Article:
Why a flu shot is a must when you’re travelling

Why a flu shot is a must when you’re travelling

Travelling this winter? You’ve probably made a list of the things you need to do to prepare for your trip. But does it include getting you flu shot?

No one wants to be ill while they’re travelling. Your risk of catching the flu depends on when and where you’re travelling, how long you’re travelling for, and your type of travel. You can still be at risk even if it’s summer where you’re going. Here’s why (1):

  • Seasonal flu viruses are circulating throughout the world.
  • In the northern hemisphere, seasonal flu activity often begins as early as October or November and can continue until as late as May; it most commonly peaks between December/January and February/March.
  • In the temperate regions of the southern hemisphere, flu activity typically occurs between April and September.
  • In the tropics, flu viruses circulate throughout the year.

Follow our tips for the best way to protect yourself from the flu while you’re away from home.

Before you travel

The flu vaccine used across Europe and other parts of the northern hemisphere usually protects against the main viruses circulating in other parts of the world (2). So, if you’ve not yet had yours for the current flu season, add it to your list of things to do.

There are certain situations where you should get a flu shot to protect yourself during your trip (1)(2):

  • If you’re travelling to parts of the world where flu viruses are active; this is particularly important for people at high risk of flu-related complications.
  • If your travel companions include tourists from other regions of the world; flu outbreaks could occur any time of year if you’re exposed to strains circulating elsewhere abroad.
  • If you’re going to places where you’ll come in close contact with other travellers: on an aeroplane, train or cruise ship, for instance, or if you’re attending a mass gathering. The flu can spread quickly and easily in crowded conditions.

When you’re planning how best to keep yourself well while you’re away, also consider (2)(3):

  • It takes two weeks for vaccine immunity to develop so make sure you get vaccinated at least two weeks before travel to maximise protection.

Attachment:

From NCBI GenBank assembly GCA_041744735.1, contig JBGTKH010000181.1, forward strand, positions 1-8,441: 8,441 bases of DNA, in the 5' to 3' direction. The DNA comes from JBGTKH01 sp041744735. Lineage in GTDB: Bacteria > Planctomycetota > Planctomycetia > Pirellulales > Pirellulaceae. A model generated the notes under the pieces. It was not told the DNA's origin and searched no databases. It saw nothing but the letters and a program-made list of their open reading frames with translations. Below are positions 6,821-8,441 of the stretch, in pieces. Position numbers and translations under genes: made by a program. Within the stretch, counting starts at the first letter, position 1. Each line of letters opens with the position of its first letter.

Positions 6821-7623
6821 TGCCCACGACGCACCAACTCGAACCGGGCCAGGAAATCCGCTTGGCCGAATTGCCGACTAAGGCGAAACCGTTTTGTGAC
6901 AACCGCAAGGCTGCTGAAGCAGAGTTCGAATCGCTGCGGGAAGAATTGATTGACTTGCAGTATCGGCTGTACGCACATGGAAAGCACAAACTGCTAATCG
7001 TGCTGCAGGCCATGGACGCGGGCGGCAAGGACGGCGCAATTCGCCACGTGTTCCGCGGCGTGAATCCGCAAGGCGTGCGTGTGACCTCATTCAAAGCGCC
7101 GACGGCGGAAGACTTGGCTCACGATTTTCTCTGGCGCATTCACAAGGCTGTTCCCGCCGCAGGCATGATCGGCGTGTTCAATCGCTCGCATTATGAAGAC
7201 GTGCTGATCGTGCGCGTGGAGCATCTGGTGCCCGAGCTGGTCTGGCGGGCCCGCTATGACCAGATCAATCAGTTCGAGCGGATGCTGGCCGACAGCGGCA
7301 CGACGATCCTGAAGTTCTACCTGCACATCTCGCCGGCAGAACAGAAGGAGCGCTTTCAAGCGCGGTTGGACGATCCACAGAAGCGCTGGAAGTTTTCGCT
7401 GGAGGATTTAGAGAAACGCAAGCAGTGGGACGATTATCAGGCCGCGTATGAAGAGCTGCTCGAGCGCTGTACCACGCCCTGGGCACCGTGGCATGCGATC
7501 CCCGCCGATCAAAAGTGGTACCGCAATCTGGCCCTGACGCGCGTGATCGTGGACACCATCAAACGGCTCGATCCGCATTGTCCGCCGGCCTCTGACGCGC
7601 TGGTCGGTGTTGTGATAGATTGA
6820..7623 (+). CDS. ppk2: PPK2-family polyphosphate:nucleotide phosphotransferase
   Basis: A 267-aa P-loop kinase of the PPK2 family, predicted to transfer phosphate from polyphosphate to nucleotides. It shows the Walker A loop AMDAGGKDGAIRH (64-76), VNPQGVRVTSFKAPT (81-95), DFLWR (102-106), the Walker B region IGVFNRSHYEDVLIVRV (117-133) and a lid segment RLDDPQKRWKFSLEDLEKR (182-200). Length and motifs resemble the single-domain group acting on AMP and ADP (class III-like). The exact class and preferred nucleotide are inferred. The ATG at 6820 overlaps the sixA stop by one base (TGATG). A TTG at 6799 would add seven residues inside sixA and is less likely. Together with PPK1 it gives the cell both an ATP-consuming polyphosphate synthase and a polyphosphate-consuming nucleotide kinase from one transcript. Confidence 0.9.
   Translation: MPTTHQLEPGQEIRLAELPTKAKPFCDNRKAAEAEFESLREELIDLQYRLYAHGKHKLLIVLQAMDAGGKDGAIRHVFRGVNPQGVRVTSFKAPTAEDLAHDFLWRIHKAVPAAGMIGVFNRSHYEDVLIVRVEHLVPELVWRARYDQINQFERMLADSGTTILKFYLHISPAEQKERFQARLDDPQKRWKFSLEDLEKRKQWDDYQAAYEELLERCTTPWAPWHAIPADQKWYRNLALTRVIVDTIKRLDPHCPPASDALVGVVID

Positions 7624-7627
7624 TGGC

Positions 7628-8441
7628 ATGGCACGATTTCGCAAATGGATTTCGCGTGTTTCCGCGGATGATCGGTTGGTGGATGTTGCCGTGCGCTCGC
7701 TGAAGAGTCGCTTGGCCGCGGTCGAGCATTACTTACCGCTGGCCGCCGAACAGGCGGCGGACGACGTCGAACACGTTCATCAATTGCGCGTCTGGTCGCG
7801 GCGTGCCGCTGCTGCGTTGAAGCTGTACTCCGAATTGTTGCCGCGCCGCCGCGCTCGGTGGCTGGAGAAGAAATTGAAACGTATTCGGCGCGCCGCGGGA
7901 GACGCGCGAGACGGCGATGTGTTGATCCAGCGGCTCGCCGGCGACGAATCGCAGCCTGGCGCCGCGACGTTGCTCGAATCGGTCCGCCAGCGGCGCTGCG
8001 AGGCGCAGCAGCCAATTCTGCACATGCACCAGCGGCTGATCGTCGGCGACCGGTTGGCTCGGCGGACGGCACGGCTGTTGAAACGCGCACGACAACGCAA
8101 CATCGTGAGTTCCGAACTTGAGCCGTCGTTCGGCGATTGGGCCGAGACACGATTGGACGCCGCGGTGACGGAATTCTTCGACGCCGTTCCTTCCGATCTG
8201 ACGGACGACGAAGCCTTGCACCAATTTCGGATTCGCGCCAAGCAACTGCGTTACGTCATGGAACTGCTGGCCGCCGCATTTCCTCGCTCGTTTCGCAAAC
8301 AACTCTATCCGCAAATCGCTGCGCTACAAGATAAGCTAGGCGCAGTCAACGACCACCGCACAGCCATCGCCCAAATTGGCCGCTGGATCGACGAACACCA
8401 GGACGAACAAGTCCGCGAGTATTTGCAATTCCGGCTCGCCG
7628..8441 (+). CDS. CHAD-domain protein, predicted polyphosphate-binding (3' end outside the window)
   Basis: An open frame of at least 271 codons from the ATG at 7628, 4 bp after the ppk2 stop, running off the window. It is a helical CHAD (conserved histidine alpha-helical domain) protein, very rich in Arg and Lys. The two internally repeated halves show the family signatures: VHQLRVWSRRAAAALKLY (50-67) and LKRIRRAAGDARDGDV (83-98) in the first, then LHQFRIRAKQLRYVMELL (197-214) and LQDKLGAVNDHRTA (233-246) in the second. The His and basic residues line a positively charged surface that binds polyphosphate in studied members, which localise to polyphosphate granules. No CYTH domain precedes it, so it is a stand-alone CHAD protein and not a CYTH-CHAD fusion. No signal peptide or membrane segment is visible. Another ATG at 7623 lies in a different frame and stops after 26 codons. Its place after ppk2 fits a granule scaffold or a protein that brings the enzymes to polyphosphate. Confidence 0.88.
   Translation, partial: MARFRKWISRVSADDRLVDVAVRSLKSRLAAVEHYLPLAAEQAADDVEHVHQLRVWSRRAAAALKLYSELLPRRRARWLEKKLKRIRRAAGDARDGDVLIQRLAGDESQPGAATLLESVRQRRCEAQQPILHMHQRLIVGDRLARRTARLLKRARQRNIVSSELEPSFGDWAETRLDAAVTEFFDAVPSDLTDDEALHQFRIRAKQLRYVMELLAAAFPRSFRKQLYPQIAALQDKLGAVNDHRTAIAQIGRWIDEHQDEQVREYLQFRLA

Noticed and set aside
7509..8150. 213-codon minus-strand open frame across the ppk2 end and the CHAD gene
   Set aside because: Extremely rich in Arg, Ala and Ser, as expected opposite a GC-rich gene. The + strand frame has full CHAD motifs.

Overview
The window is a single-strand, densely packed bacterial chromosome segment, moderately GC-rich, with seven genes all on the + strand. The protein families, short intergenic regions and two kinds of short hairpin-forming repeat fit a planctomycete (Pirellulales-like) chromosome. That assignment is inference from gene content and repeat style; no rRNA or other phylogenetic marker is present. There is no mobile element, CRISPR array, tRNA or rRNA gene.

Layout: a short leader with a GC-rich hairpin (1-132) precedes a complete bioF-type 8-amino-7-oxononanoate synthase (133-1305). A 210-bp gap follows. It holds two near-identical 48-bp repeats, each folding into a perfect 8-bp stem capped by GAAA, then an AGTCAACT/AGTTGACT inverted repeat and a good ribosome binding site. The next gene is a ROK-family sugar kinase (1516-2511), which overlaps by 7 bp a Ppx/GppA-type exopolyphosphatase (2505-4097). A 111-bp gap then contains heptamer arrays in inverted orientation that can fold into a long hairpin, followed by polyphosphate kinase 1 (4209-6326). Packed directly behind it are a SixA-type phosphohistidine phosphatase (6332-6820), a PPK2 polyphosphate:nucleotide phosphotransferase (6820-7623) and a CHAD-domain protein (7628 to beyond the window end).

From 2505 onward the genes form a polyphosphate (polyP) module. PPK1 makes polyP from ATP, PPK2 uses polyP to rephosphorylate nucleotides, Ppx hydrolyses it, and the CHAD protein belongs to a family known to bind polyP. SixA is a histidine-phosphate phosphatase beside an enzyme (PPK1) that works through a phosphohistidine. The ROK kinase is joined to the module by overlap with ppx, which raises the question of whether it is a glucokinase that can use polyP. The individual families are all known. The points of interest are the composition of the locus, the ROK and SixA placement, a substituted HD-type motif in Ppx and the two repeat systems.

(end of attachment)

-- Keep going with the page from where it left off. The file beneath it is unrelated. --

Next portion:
• If you’re high risk for complications from the flu, also discuss antivirals and other flu treatments with your health care provider before your travel.
  • If you are sick with symptoms of influenza-like illness, you should not travel.

While you’re away

There are some extra precautions you can take to help you stay happy and healthy during your trip (2)(3):

  • Practice healthy hygiene habits, including washing your hands frequently with soap and water. If soap and water are not available, use an alcohol-based sanitiser.
  • Monitor the local health situation, follow local guidelines and pay attention to any local government announcements at your travel destination.
  • Follow any movement restrictions or prevention recommendations.
  • Avoid close contact with anyone who is sick.

Signs and symptoms of influenza include acute onset of some or all of these signs and symptoms: a fever, cough, sore throat, runny or stuffy nose, headache, muscle or body aches and fatigue (4). If you get sick with a flu-like illness (2)(3)(4)(5):

  • Cover your mouth and nose with a tissue when you cough or sneeze, and throw the used tissue away. If you don’t have a tissue, cough or sneeze into your upper sleeve.
  • Wash your hands often with soap and running water, especially after you cough or sneeze.
  • Seek medical assistance – report your illness to any medical centre, for instance – promptly to make sure you receive appropriate medical treatment.
  • Stay in your quarters if you’re asked to; if you’re on a cruise, for instance.

When you return home

We hope you have a healthy and enjoyable trip. If you did come down with the flu while you were away, stay home until at least 24 hours after you no longer have signs of a fever without the use of a fever-reducing medicine (4).

Lastly, if you were travelling during the summer months, you may have received the previous season’s vaccine before you travelled. You should still get the new flu vaccine when it becomes available in the autumn – it will protect you against the flu viruses expected to be in circulation over the upcoming flu season (2).


References
(1) https://travelhealthpro.org.uk/factsheet/51/seasonal-influenza
(2) https://wwwnc.cdc.gov/travel/diseases/influenza-seasonal-zoonotic-and-pandemic
(3) https://wwwnc.cdc.gov/travel/yellowbook/2018/conveyance-transportation-issues/cruise-ship-travel
(4) https://www.cdc.gov/quarantine/cruise/management/guidance-cruise-ships-influenza-updated.html
(5) https://www.eurosurveillance.org/content/10.2807/ese.14.21.19219-en

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